- Parallel and distributed machine learning algorithms take advantage of all the nodes of your Hadoop cluster for scalable, high performance modeling on big data. Algorithms include linear regression, generalized linear models, neural networks, low rank matrix factorization, non-negative matrix factorization, k- means clustering, principal components analysis, and multivariate analysis. Functions use the expressive R formula object optimized for Spark parallel execution.
- R functions wrap Apache Spark MLlib algorithms within the ORAAH framework using the R formula specification and Distributed Model Matrix data structure. ORAAH's MLlib R functions can be executed either on a Hadoop cluster using YARN to dynamically form a Spark cluster, or on a dedicated standalone Spark cluster.
Same great Platform for R Analytics at scale:
See this blog post for
Sample performance on a Big Data Appliance X7-2 (Spark 2.2.0 on YARN, 6 Nodes with 48 cores and 256 GB of RAM per Node)
Benchmark of all available Binary Classification algorithms on an airline Dataset (ontime) with 1 Bi rows. Model build and Model Scoring
times are compared.
Benchmark of scalability of ORAAH's GLM vs. Spark MLlib's Logistic algorithm on an airline Dataset (ontime). Model build times are
compared. At 10 Bi rows, the dataset of 1 TB no longer fits in memory
(learn more about Spark Memory Management)
and Spark MLlib crashes.
Benchmark of ORAAH's GLM (Logistic Regression) scalability for Model building and Model Scoring, from 100k to 10 Bi rows.
ORAAH high-performance Spark (and MPI) based algorithms available from R (source data can be CSVs in HDFS, HIVE tables or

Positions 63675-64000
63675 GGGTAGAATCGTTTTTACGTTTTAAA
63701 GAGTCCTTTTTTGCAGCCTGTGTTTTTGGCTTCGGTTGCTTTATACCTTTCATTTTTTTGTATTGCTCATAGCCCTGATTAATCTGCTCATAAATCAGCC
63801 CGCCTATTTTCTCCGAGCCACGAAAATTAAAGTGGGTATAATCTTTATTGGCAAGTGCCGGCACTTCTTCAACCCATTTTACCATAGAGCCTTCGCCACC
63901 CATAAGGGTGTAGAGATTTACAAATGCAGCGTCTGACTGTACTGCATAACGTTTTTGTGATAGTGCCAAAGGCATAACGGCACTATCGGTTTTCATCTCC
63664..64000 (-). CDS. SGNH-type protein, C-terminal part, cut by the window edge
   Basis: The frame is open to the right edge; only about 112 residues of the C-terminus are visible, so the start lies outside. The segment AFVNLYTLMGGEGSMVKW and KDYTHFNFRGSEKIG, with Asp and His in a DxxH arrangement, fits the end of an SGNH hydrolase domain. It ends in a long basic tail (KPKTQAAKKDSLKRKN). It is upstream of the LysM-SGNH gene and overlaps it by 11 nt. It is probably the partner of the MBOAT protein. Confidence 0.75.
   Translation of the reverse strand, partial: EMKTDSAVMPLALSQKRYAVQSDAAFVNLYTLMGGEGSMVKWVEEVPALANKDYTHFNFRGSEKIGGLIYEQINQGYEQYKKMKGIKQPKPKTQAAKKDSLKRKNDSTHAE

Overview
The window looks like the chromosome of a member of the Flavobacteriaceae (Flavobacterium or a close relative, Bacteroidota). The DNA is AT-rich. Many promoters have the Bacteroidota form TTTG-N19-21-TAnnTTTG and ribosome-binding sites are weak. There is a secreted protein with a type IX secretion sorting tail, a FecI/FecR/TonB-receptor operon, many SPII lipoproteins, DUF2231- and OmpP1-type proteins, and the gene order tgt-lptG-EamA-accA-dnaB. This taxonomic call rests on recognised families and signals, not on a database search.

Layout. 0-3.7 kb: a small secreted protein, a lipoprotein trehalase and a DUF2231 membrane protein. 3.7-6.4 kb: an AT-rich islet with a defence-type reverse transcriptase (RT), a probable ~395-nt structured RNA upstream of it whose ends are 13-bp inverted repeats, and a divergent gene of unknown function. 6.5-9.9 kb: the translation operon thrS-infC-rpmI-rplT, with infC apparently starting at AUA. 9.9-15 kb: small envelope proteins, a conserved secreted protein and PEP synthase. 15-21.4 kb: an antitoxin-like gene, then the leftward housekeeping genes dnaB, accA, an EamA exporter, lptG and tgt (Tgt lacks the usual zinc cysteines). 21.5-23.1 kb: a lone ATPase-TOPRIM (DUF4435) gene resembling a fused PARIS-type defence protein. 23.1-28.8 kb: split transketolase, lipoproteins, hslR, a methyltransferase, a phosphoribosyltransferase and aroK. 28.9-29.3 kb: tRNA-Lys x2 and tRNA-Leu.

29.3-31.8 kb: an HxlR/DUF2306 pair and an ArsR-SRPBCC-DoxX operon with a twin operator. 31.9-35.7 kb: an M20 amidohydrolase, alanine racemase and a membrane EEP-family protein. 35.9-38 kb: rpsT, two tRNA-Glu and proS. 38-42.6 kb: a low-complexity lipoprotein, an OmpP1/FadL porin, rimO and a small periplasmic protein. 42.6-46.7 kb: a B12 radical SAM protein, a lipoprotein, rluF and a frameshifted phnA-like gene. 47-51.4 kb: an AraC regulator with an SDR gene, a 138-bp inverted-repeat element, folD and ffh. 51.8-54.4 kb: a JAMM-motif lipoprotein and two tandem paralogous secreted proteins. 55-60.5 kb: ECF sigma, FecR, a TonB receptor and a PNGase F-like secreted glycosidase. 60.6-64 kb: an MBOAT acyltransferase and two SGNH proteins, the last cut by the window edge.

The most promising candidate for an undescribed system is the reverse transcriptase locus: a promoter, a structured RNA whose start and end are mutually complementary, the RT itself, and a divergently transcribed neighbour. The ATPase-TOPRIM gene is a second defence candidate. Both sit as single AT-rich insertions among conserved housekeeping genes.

Set of Apache Spark MLlib algorithms available from R in ORAAH (source data can be CSVs in
HDFS, HIVE tables or Spark DataFrames)
- Linear Regression - orch.lm2()
- Logistic Regression - orch.glm2()
- Multilayer Perceptron Neural Networks - orch.neural2()
- Extreme Learning Machines (ELM) - orch.elm()
- Hierarchical-ELM - orch.helm()
- Distributed Stochastic PCA - orch.dspca()
- Distributed Stochastic SVD - orch.dssvd()
- Gradient-Boosted Trees - orch.ml.gbt()
- Gaussian Mixture Models - orch.ml.gmm()
- Linear Regression - orch.ml.linear()
- LASSO - Least Absolute Shrinkage and Selection Operator - orch.ml.lasso()
- Ridge Regression - orch.ml.ridge()
- Logistic Regression - orch.ml.logistic()
- Decision Trees - orch.ml.dt()
- Random Forest - orch.ml.random.forest()
- Support Vector Machines - orch.ml.svm()
- k-Means Clustering - orch.ml.kmeans()
- Principal Component Analysis - orch.ml.pca()
Features of ORAAH Spark MLlib algorithms
To support the new Machine Learning algorithms from Apache Spark, several special functions are available:
- Updated predict() functions for scoring new datasets using the Spark-based models, using Spark.
- A new function hdfs.write() to allow writing to HDFS the model objects and the prediction results back from Spark RDDs and Data Frames into HDFS.
- A new set of functions orch.save,model() and orch.load.model() to save and load Model objects that can be used to score new datasets on the same or other clusters via Spark
- ORAAH includes a Distributed Model Matrix engine and a Distributed Formula parser that are used in conjunction with all Spark MLlib-based algorithm interfaces to greatly improve the performance and enhance functional compatibility with R (following closely the R formula syntax). Internally the Distributed Model Matrices are stored as Spark RDDs (Resilient Distributed Datasets).
Additional ORAAH Platform Updates
Support for Cloudera Distribution of Hadoop (CDH) release 5.14.x and 5.15.x. Both “classic” MR1 and YARN MR2 APIs are supported.
For more information see the Change List for ORAAH version 2.8.0 and the Release Notes for ORAAH version 2.8.0 Documents.
The first part of a series of Blog Posts dedicated to ORAAH illustrates more examples of the execution speeds of the ORAAH Spark-based
Advanced Analytics for Hadoop on the Fast Lane: Spark-based Logistic Regression and MLP Neural Networks